Penn State College of Medicine curriculum sees biggest change ever

Written by Ben Allen, General Assignment Reporter | Aug 11, 2014 4:10 AM

Photo by Ben Allen/witf

Susan Skochelak, Group Vice President for the American Medical Association's Medical Education, says she's very impressed with Penn State's work with the grant.

(Hershey) -- Students starting at Penn State College of Medicine in Hershey are among the first to try a new curriculum that re-shapes a doctor’s responsibilities.

With classes like population health and patient navigation, students are learning about the health care system, not just the science of taking care of a patient.

Instructors will also show how insurance coverage, finances and transportation can affect a patient’s decisions, and they’ll encourage budding doctors to act more like navigators for the health care system.

Dr. Jed Gonzalo, assistant dean for health systems education at the college, says in the past, the topic would only come up in passing.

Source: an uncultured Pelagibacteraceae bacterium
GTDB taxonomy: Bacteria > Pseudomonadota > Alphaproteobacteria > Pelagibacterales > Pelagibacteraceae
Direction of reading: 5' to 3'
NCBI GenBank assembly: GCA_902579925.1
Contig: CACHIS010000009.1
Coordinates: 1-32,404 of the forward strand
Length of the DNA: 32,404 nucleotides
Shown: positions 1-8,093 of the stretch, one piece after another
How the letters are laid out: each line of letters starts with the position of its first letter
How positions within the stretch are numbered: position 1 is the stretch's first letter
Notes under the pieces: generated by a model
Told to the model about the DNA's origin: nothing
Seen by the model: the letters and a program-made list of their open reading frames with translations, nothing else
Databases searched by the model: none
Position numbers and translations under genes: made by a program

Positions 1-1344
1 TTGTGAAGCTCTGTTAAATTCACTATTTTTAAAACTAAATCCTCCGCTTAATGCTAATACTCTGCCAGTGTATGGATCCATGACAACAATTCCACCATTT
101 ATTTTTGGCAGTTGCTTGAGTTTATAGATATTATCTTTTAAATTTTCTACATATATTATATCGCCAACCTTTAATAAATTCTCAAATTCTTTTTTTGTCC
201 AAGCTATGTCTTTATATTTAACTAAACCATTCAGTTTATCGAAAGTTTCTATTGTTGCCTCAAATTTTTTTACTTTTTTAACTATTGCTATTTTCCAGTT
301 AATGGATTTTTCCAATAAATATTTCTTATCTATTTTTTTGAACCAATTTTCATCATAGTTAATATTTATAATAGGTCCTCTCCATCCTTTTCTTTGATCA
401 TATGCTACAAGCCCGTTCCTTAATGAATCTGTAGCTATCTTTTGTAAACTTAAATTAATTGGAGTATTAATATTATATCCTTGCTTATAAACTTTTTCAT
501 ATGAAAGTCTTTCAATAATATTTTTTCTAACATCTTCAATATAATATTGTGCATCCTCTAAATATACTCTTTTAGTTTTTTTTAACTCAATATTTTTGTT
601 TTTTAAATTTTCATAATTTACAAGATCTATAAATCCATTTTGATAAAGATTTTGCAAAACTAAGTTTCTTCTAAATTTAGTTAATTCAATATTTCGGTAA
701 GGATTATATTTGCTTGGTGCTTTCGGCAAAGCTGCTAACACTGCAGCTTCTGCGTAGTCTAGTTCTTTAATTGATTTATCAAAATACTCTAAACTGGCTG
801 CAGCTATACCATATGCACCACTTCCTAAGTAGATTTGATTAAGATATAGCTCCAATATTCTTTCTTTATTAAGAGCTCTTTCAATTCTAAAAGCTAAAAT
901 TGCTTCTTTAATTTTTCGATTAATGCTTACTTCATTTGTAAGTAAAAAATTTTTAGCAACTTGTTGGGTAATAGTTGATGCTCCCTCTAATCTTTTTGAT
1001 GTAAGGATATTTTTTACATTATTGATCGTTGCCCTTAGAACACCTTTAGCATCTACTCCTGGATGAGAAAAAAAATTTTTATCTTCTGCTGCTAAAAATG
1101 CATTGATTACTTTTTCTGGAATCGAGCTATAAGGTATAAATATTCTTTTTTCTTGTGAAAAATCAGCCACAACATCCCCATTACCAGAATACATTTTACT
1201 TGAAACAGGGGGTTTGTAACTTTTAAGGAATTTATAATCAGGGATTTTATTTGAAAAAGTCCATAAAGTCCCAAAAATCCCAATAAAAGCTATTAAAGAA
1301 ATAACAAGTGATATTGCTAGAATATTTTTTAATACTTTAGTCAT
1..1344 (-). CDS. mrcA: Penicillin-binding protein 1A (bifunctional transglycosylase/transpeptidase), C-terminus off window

“Ours is very explicit, and even the title of our course labels it as such: the Systems Navigation Curriculum. We are focused on the signs of health systems, and it’s not an implicit thing that might pop up here and there."

“There are probably some small things that were removed, but for the most part, we tried to perform a lean improvement process on our own curriculum. We sort of streamlined it and said look this is a key pillar, we’re gonna start here from scratch and we’re gonna streamline the other areas to make it as self directed and high leverage of a curriculum as we could make it.”

A million dollar grant from the American Medical Association is funding the curriculum changes.

Penn State Hershey Medical Center provides funding to WITF's Transforming Health project.

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